LNSLNS

We would like to respond to this letter to the editor. We have not written in our introduction that theophylline is of little benefit in COPD and associated with risks. We stated that it presently is regarded a third-line treatment (1). The studies conducted so far were generally not aimed at evaluating side effects of theophylline as a primary outcome measure. The one exception is the cohort study of Cyr et al. with 36 492 COPD patients (2). This study, however, did not use a causal method to identify theophylline effects and it found no evidence of severe side effects. Other than that, RCTs have so far been rather small, as stated already in the Discussion section. Therefore, the observed effects could also have occurred randomly, or only the inferiority of theophylline compared with other drugs was demonstrated without evidence of a definitive potential for harm (3). In this respect, we consider our routine data analysis to be an important and complementary contribution, also from an ethical perspective, as we were the first to decidedly demonstrate these effects with regard to exacerbations and hospitalizations. Furthermore, our analysis reveals that theophylline is still a commonly used drug. After all, 5.6% of the patients observed by us received theophylline. Since any matching or adjustments can only be performed with observed or accessible measures, we wrote that the pharmacological efficacy or the side effects can ultimately only be demonstrated in RCTs. Maybe we went too far with our assumption that ethics committees will not approve such studies. We would therefore welcome any suggestions on how such a study could get approved and be realized. Finally, it should be noted that reproducible analyses of routine data represent a valuable addition to evidence from RCTs.

DOI: 10.3238/arztebl.2014.0646b

Dr. med. Michael Mehring

Prof. Dr. med. Antonius Schneider

Johannes Fexer

Institut für Allgemeinmedizin, Technische Universität München

michael.mehring@tum.de

Ewan Donnachie

Dr. rer. nat. Manfred Keller

Dr. rer. nat. Frank Hofmann

Kassenärztliche Vereinigung Bayerns, München

Prof. Dr. oec. Publ. Stefan Wagenpfeil

Institut für Medizinische Biometrie, Epidemiologie und Medizinische Informatik (IMBEI), Universitätsklinikum des Saarlandes, Homburg/Saar

Conflict of interest statement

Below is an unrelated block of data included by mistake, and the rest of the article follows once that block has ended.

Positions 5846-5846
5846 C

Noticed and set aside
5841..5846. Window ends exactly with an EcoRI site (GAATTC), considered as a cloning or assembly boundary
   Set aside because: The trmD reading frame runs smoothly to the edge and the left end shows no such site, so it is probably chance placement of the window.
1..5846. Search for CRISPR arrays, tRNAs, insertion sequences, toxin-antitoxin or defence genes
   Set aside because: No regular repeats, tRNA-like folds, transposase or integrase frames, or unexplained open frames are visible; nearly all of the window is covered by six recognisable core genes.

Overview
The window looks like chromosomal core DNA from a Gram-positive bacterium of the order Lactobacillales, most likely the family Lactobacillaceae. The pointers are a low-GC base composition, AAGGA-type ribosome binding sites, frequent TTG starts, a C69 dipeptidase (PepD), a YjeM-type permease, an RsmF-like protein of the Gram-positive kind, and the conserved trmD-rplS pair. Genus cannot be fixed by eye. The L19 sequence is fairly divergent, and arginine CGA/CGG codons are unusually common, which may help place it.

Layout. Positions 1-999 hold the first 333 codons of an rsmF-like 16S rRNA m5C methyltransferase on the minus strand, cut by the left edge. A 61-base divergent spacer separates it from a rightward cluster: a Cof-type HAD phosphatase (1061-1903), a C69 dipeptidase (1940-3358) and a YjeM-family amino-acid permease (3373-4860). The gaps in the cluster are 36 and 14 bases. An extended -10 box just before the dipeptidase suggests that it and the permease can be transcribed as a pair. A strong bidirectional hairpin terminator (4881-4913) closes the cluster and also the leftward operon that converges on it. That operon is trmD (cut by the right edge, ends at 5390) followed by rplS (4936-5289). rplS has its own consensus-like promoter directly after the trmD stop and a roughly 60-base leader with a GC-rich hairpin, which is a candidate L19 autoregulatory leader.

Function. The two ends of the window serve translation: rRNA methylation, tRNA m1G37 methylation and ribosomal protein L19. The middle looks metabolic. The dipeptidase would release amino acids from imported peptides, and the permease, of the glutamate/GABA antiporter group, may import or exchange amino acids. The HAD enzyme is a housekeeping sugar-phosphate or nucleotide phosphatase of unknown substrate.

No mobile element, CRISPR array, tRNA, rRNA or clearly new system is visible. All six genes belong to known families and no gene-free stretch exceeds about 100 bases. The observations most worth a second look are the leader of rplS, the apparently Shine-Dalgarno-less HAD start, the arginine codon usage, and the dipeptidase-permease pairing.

Prof. Schneider is an external expert for the DMP COPD in the Federal Joint Committee (G-BA). He has received fees for training presentations for DMP Asthma/COPD by the Bavarian Association of Statutory Health Insurance Physicians (KVB).

The remaining authors declare that no conflict of interest exists

1.
Fexer J, Donnachie E, Schneider A, et al.: The effects of theophylline on hospital admissions and exacerbations in COPD patients: audit data from the bavarian disease management program. Dtsch Arztebl Int 2014; 111: 293–300 VOLLTEXT
2.
Cyr MC, Beauchesne MF, Lemiere C, Blais L: Effect of theophylline on the rate of moderate to severe exacerbations among patients with chronic obstructive pulmonary disease. British journal of clinical pharmacology 2008; 65: 40–50 CrossRef MEDLINE PubMed Central
3.
Rossi A, Kristufek P, Levine BE: Comparison of the efficacy, tolerability, and safety of formoterol dry powder and oral, slow-release theophylline in the treatment of COPD. Chest 2002, 121: 1058–69 CrossRef MEDLINE
1.Fexer J, Donnachie E, Schneider A, et al.: The effects of theophylline on hospital admissions and exacerbations in COPD patients: audit data from the bavarian disease management program. Dtsch Arztebl Int 2014; 111: 293–300 VOLLTEXT
2.Cyr MC, Beauchesne MF, Lemiere C, Blais L: Effect of theophylline on the rate of moderate to severe exacerbations among patients with chronic obstructive pulmonary disease. British journal of clinical pharmacology 2008; 65: 40–50 CrossRef MEDLINE PubMed Central
3.Rossi A, Kristufek P, Levine BE: Comparison of the efficacy, tolerability, and safety of formoterol dry powder and oral, slow-release theophylline in the treatment of COPD. Chest 2002, 121: 1058–69 CrossRef MEDLINE

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